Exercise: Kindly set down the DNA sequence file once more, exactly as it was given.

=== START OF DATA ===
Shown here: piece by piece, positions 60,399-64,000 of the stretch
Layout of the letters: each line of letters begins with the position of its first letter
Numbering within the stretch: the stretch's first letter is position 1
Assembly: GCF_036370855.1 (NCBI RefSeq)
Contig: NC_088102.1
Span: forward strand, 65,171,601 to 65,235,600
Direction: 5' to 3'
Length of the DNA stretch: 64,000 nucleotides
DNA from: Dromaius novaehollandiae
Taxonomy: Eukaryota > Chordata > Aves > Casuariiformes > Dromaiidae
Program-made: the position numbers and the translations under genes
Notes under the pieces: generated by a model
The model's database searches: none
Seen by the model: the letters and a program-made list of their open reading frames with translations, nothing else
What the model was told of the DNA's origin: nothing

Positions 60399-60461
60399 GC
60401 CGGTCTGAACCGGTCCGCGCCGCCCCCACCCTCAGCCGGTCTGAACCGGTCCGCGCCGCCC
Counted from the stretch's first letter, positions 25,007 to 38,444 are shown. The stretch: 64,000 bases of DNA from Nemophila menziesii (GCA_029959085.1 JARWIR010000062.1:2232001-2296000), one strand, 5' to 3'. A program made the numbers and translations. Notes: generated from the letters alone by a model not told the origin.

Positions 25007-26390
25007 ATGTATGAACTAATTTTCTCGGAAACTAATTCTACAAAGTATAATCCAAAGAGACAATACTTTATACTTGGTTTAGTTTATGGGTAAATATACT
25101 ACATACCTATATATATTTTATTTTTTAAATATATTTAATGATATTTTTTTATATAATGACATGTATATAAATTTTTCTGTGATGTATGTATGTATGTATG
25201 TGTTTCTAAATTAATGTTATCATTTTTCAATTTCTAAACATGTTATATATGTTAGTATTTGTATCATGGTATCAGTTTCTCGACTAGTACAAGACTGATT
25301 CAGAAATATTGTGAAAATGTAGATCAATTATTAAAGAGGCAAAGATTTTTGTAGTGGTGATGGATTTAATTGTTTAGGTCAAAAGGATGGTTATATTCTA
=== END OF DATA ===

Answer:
Shown here: piece by piece, positions 60,399-64,000 of the stretch
Layout of the letters: each line of letters begins with the position of its first letter
Numbering within the stretch: the stretch's first letter is position 1
Assembly: GCF_036370855.1 (NCBI RefSeq)
Contig: NC_088102.1
Span: forward strand, 65,171,601 to 65,235,600
Direction: 5' to 3'
Length of the DNA stretch: 64,000 nucleotides
DNA from: Dromaius novaehollandiae
Taxonomy: Eukaryota > Chordata > Aves > Casuariiformes > Dromaiidae
Program-made: the position numbers and the translations under genes
Notes under the pieces: generated by a model
The model's database searches: none
Seen by the model: the letters and a program-made list of their open reading frames with translations, nothing else
What the model was told of the DNA's origin: nothing

Positions 60399-60461
60399 GC
60401 CGGTCTGAACCGGTCCGCGCCGCCCCCACCCTCAGCCGGTCTGAACCGGTCCGCGCCGCCC
Counted from the stretch's first letter, positions 25,007 to 38,444 are shown. The stretch: 64,000 bases of DNA from Nemophila menziesii (GCA_029959085.1 JARWIR010000062.1:2232001-2296000), one strand, 5' to 3'. A program made the numbers and translations. Notes: generated from the letters alone by a model not told the origin.

Positions 25007-26390
25007 ATGTATGAACTAATTTTCTCGGAAACTAATTCTACAAAGTATAATCCAAAGAGACAATACTTTATACTTGGTTTAGTTTATGGGTAAATATACT
25101 ACATACCTATATATATTTTATTTTTTAAATATATTTAATGATATTTTTTTATATAATGACATGTATATAAATTTTTCTGTGATGTATGTATGTATGTATG
25201 TGTTTCTAAATTAATGTTATCATTTTTCAATTTCTAAACATGTTATATATGTTAGTATTTGTATCATGGTATCAGTTTCTCGACTAGTACAAGACTGATT
25301 CAGAAATATTGTGAAAATGTAGATCAATTATTAAAGAGGCAAAGATTTTTGTAGTGGTGATGGATTTAATTGTTTAGGTCAAAAGGATGGTTATATTCTA